by Andy Dyer, reviewed by Chris Walters
It’s not often that satirical fiction offers a nearly perfect illustration of a scientific principle. Yet Lewis Carroll pulled it off in Through the Looking-Glass when Alice mentions to the Red Queen that running fast generally gets you someplace, at least in Alice’s experience.
“‘A slow sort of country!’ said the Queen. ‘Now, here, you see, it takes all of the running you can do to keep in the same place. If you want to get somewhere else, you must run at least twice as fast as that!’”
For a while, as Andy Dyer tells it, agricultural chemistry — pesticides and herbicides — were able to run fast enough to produce earth-shaking results. Their success transformed the fundamental human activity of growing food. Then they fell behind, finally leading to GMOs and the rapid adaptations of pests targeted by biotech cultivars, a turn of events Dyer calls “utterly predictable.” When you’re talking about the evolutionary biology of crops, weeds and insects, you’re describing a zone where the Red Queen rules.
Dyer is a professor of biology, and he uses an explainer’s voice throughout Chasing the Red Queen. An unsuspecting advocate of the agricultural status quo who attempts this book may find herself seduced by the calm clarity with which the author makes his arguments. He never hurls rhetorical bombs or hauls out the flamethrower of mockery. Like a parent telling a toddler about the dangers of hot stoves and power saws, he is gentle yet immovable. It’s a fortunate strategy, pairing the reassurance of serene authority with the facts of life, because the news Dyer brings to our hypothetical industrial ag believer is extremely bad.
For others, of course, it will not be news at all; it’s the elegance of Dyer’s rhetorical scaffolding that may prove startling. “Natural ecosystems are incredibly complex, and their productivity is a function of that complexity,” goes one sentence so rich with implication you may want to take a few minutes, or a few days, to think about it. Better to keep reading: “In contrast, agro-ecosystems are incredibly simplified systems with one producer (the crop) and, ideally, no herbivores and therefore no need for carnivores. In fact, the farming ideal is soil and crop and no real ecosystem at all. But that ideal is ‘false to facts,’ because plants cannot be grown without some interaction with the environment beyond water and nutrients.”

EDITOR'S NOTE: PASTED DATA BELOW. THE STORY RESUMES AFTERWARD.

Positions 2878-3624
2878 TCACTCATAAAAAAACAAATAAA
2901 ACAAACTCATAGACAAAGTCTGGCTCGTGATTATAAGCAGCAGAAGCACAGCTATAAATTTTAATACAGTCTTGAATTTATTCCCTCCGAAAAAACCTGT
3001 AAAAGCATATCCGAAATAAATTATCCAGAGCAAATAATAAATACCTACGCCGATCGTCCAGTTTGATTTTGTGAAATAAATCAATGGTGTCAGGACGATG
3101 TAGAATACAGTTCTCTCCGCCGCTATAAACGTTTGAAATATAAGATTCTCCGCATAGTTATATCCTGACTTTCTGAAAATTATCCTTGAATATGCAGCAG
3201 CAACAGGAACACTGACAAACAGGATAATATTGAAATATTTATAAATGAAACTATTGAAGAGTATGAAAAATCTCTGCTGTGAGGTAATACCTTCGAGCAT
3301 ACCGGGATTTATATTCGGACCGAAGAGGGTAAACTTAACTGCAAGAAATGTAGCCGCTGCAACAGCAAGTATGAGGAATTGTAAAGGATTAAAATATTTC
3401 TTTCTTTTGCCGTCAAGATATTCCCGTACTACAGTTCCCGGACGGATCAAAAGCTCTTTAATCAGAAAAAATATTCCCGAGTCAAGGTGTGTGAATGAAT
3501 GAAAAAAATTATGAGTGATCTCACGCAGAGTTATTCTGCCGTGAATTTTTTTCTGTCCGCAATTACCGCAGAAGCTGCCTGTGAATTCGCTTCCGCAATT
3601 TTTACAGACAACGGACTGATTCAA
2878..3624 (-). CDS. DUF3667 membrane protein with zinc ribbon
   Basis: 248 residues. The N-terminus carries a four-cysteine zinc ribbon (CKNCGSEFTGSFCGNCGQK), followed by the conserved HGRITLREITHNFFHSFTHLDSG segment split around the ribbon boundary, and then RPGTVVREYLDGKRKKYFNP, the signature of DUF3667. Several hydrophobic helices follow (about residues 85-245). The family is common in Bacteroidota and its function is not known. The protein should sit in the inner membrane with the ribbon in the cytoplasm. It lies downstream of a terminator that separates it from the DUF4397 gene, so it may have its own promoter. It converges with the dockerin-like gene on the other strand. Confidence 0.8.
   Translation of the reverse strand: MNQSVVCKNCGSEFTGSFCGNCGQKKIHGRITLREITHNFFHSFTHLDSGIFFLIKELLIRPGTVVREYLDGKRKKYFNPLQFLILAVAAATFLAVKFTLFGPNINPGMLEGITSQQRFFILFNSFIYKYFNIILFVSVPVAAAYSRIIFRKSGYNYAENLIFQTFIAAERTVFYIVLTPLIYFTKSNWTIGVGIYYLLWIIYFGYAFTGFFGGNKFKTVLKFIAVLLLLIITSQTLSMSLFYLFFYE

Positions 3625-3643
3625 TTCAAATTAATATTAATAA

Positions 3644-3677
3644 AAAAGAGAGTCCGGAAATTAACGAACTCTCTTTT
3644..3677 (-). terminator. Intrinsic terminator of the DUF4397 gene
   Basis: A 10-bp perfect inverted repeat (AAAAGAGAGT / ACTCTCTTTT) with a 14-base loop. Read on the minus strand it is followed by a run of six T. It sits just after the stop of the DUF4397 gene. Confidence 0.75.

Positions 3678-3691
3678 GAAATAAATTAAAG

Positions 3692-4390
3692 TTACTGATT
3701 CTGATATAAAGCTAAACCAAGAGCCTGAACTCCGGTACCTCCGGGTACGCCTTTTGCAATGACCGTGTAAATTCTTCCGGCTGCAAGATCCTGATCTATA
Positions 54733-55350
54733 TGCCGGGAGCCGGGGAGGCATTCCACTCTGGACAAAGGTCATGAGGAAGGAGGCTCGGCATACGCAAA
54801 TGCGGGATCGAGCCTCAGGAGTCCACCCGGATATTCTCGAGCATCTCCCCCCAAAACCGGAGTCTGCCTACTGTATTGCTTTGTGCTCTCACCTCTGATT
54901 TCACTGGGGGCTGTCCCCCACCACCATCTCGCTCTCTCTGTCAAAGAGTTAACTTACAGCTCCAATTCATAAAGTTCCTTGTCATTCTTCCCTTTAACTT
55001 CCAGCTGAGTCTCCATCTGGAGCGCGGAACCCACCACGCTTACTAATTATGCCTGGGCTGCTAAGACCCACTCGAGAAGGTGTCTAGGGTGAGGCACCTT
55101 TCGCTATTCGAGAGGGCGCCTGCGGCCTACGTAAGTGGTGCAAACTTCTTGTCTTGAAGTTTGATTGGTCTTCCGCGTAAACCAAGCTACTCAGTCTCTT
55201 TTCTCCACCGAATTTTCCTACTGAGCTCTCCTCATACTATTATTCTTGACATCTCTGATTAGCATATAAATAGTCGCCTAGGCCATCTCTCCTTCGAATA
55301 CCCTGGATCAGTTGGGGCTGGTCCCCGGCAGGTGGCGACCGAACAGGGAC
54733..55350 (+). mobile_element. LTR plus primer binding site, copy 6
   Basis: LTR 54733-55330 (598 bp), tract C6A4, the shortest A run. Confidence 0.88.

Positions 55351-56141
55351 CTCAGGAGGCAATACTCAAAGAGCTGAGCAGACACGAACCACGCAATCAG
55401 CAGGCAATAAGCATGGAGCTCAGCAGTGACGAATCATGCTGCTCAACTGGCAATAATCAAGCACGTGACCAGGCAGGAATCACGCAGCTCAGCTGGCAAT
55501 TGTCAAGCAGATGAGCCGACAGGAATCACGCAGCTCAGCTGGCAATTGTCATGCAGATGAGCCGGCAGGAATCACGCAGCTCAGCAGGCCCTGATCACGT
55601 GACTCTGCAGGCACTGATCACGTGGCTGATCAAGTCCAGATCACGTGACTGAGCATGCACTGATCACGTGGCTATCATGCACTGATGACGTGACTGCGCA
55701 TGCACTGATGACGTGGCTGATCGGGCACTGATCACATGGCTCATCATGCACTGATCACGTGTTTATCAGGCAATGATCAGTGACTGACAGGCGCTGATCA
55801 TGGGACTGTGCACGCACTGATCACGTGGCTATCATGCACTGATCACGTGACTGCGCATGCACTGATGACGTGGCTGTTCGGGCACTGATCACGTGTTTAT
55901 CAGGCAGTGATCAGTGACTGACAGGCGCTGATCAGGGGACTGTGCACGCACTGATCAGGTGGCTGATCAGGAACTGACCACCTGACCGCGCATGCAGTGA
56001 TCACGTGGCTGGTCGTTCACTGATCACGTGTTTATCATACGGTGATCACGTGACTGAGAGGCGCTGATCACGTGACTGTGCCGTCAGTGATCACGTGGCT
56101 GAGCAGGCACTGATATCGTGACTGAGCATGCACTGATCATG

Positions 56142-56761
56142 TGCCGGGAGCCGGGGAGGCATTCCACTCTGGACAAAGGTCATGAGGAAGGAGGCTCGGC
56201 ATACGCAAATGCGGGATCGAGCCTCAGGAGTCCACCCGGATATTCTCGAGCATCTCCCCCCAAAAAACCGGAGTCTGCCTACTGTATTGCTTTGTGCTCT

Already the foundations of industrial monocropping are crumbling like parched, drought-stricken dirt. By the time Dyer completes the story of plant and weed resistance racing ahead of chemical attempts to control them over the past 50 years, the remnants are blowing in the wind. A chapter called “The Red Queen Trumps Technology: The Failures of Biotech” does especially severe damage to the current paradigm, taking advantage of very recent research.
For reasons known only to himself, Dyer stops well short of arguing for the demise of industrial agriculture. Yet he advocates a series of changes that would render much of the system unrecognizable and reduce the profits of herbicide and pesticide manufacturers considerably. Most of these changes will be familiar to those who do argue for a total paradigm shift. There is a sense, here and in other works that hesitate on the brink, of fear before the precipice of epochal change. None of that should stand in the way of welcoming this book and celebrating Dyer as a voice of reason.
Chasing the Red Queen: The Evolutionary Race Between Agricultural Pests and Poisons by Andy Dyer, 2014. Island Press. ISBN: 978-1610915199
This review appears in the April 2015 issue of Acres U.S.A.